AMRI scientists have found an unusual population of black-footed rock-wallabies from the central deserts of Western Australia – and surprisingly, the population didn’t seem to belong to any known subspecies…
Museum scientists are often taxonomists – that is we study, classify and describe biodiversity. But sometimes, we encounter unusual individuals or populations that defy our conventional classification schemes. While at first puzzling, these anomalous situations can help us shed light on the evolutionary processes that generate biodiversity.
The black-footed rock-wallaby, Petrogale lateralis, is patchily distributed across much of central and Western Australia. Within this widespread species, five distinct subspecies are recognised. Each are identified by the unique number and/or shape of their chromosomes, as well as their fur colour and body measurements.
In the 1990s, a small and anomalous population of black-footed rock-wallabies was identified at the Townsend Ridges near Warburton in central eastern Western Australia. These rock-wallabies had a mix of chromosomes from two different black-footed rock-wallaby subspecies. Some chromosomes were characteristic of the nearby warru, P. l. centralis found in central Australia and other chromosomes were typical of the wiliji, P. l. kimberleyensis which occurs on the southwest edge of the Kimberley, 1000 km away. Could these Townsend Ridges wallabies represent a novel hybrid zone between these two subspecies?
To test for this, AMRI scientists recently conducted genetic research where we generated DNA sequence data from a mitochondrial DNA gene, which resulted in further complexity. While one Townsend Ridges individual had DNA typical of P. l. centralis (as expected), the remaining individuals had DNA most closely related to other black-footed subspecies and not to P. l. kimberleyensis. Not at all what we predicted!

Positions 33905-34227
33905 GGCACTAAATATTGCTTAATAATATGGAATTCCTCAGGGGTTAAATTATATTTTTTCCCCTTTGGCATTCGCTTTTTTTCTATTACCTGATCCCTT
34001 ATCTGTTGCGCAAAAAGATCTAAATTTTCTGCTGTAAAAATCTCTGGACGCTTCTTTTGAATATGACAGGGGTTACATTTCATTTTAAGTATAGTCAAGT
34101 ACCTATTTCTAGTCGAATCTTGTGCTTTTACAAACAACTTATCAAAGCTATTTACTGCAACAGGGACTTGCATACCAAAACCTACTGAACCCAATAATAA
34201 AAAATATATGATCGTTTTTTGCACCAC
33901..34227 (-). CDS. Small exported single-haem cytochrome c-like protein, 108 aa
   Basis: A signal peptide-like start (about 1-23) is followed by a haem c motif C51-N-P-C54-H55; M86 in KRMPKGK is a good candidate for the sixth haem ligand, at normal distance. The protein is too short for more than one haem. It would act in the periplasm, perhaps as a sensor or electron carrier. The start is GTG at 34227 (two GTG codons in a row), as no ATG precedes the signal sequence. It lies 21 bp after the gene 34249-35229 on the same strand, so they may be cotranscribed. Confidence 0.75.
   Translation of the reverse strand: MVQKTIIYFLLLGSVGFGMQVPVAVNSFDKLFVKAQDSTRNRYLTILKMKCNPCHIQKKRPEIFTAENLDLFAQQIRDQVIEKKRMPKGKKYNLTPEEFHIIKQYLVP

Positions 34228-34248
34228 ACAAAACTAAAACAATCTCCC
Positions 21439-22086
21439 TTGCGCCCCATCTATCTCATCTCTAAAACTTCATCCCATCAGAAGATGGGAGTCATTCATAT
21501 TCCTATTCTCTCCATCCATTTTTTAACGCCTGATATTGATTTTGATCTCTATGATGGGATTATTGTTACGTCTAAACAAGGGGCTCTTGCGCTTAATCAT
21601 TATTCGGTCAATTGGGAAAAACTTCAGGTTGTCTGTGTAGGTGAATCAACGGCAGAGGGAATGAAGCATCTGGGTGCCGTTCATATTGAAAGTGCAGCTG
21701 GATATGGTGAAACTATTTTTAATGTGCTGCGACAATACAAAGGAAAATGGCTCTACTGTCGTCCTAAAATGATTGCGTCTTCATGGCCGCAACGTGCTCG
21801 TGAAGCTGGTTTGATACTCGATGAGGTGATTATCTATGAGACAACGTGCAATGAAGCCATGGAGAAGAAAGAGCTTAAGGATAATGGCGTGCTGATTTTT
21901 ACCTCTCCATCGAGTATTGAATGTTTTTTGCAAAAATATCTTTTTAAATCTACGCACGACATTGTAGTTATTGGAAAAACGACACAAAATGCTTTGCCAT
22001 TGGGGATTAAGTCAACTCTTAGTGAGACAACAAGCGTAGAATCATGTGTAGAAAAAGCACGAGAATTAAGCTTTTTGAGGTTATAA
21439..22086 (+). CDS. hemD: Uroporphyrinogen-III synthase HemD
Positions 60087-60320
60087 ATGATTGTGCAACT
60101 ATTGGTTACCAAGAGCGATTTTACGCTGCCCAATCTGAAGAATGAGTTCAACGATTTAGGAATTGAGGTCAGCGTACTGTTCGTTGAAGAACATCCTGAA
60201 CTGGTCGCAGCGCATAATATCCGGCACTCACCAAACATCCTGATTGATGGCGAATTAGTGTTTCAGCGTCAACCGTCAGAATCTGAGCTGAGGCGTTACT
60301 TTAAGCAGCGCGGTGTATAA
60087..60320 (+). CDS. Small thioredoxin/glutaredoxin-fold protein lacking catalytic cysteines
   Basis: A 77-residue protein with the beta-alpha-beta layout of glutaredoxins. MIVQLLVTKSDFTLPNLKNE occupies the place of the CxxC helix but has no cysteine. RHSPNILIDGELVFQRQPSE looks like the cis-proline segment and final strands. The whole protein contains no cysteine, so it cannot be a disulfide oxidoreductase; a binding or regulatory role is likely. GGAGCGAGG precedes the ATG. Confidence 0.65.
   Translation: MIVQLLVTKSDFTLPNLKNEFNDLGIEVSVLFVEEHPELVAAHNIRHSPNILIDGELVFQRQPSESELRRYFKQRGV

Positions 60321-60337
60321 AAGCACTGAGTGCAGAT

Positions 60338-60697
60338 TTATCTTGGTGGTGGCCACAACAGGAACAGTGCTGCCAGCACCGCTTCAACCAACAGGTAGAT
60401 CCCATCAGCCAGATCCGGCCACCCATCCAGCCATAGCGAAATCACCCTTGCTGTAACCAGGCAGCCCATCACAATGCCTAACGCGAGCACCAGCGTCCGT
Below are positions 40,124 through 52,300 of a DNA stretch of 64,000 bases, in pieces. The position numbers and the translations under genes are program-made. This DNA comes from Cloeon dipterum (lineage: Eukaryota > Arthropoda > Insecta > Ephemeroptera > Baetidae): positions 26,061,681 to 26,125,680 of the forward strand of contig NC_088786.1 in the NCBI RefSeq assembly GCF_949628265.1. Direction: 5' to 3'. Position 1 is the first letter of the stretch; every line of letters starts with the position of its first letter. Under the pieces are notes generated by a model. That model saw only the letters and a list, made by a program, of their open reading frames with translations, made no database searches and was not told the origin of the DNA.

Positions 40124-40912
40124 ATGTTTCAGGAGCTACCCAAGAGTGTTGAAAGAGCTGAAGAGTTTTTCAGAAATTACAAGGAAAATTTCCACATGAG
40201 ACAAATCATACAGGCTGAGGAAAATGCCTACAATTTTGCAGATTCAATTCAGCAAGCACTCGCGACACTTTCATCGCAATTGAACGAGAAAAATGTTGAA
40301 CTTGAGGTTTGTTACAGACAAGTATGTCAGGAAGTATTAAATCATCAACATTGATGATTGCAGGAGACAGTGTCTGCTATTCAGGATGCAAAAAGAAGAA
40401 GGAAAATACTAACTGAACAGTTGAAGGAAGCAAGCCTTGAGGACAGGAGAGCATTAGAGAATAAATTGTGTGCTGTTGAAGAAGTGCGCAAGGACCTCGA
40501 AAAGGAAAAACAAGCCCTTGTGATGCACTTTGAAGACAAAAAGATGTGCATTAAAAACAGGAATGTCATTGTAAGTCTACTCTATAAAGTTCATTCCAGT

Although the Townsend Ridges rock-wallabies do appear to represent a hybrid zone, the number and identity of the black-footed rock-wallaby subspecies involved remains uncertain. However, what is clear is that by combining genetic material from different subspecies (through hybridisation) the Townsend Ridges rock-wallabies could be on the way to forming their own new subspecies. So, while we might not be able to taxonomically classify the Townsend Ridges rock-wallabies, they have given us something more valuable; insight into the sometimes messy and complex processes by which new biodiversity can be generated.
Dr Mark Eldridge, Principal Research Scientist, Terrestrial Vertebrates, Australian Museum Research Institute.
Dr Sally Potter, Research Associate, Australian Museum Research Institute; and Australian National University.
We thank our collaborator Dr David Pearson from WA Department of Biodiversity, Conservation and Attractions for his tireless efforts. We are especially grateful to the Ngaanyatjarra Council, Ngaanyatjarra Council staff and members of the Warburton community for their support for the project and their assistance.
- Eldridge, M.D.B., Pearson, D.J. and Potter, S. 2021. Identification of a novel hybrid zone within the black-footed rock-wallaby (Petrogale lateralis) in Western Australia. Australian Journal of Zoology , 68, 98–107. https://doi.org/10.1071/ZO20052
- Eldridge, M.D.B., and Pearson, D.J. (1997). Chromosomal rearrangements in rock wallabies, Petrogale (Marsupialia: Macropodidae). IX. Further G-banding studies of the Petrogale lateralis complex: P. lateralis pearsoni, the West Kimberley race, and a population heterozygous for a centric fusion. Genome 40, 84–90.
- Pearson, D.J. (2004). Last bastion: the battle to save a desert rock-wallaby population. Landscope 19, 20–26.